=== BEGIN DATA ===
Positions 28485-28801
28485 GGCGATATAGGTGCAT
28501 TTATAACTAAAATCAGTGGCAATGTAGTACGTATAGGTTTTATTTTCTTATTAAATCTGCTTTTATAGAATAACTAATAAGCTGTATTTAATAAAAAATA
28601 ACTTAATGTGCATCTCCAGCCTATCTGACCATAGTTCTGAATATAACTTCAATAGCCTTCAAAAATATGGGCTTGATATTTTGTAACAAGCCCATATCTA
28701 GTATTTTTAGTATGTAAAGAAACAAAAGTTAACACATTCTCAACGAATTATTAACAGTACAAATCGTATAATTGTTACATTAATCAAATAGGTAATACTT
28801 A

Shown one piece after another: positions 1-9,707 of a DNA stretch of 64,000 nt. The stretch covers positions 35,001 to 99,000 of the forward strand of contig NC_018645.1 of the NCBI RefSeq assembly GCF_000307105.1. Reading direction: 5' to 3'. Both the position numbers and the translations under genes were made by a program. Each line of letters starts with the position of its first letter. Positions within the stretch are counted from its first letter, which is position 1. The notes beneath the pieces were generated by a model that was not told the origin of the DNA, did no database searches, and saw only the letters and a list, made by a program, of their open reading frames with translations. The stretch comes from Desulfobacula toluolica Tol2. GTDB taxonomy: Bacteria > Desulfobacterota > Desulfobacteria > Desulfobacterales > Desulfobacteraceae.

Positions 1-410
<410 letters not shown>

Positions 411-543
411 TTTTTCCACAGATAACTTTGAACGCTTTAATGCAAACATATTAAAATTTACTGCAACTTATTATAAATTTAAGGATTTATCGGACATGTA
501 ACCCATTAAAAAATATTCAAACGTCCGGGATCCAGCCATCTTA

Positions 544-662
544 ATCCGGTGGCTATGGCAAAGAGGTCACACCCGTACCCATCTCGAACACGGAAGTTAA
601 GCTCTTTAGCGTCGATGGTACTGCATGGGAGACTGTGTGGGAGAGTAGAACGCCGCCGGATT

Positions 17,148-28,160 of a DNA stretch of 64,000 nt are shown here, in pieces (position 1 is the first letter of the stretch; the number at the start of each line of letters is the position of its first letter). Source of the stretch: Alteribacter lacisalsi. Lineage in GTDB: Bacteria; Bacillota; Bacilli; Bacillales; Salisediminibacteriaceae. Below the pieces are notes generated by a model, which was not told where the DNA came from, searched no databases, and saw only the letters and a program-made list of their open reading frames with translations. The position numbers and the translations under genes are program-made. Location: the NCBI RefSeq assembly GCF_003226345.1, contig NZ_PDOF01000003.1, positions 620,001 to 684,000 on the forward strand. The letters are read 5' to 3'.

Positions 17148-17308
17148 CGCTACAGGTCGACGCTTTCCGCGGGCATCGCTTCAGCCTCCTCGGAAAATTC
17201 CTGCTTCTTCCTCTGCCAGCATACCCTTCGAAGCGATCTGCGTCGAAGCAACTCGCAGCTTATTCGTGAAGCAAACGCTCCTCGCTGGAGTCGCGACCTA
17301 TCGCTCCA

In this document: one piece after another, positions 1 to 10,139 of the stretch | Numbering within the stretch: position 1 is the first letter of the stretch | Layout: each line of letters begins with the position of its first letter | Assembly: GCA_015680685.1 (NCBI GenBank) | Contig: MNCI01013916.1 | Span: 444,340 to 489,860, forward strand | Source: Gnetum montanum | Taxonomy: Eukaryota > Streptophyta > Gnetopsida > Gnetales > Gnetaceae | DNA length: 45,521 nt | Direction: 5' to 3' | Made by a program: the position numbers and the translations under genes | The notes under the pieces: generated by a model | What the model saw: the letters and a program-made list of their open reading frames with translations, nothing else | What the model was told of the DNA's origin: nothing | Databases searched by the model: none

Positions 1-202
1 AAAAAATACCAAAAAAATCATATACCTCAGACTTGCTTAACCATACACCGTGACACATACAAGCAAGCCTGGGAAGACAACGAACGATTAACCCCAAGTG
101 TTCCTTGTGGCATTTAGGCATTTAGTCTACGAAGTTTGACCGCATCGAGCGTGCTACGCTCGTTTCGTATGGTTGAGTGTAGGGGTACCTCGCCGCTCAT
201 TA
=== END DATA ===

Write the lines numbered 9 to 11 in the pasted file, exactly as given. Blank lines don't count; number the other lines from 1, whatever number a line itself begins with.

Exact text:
<410 letters not shown>

Positions 411-543
411 TTTTTCCACAGATAACTTTGAACGCTTTAATGCAAACATATTAAAATTTACTGCAACTTATTATAAATTTAAGGATTTATCGGACATGTA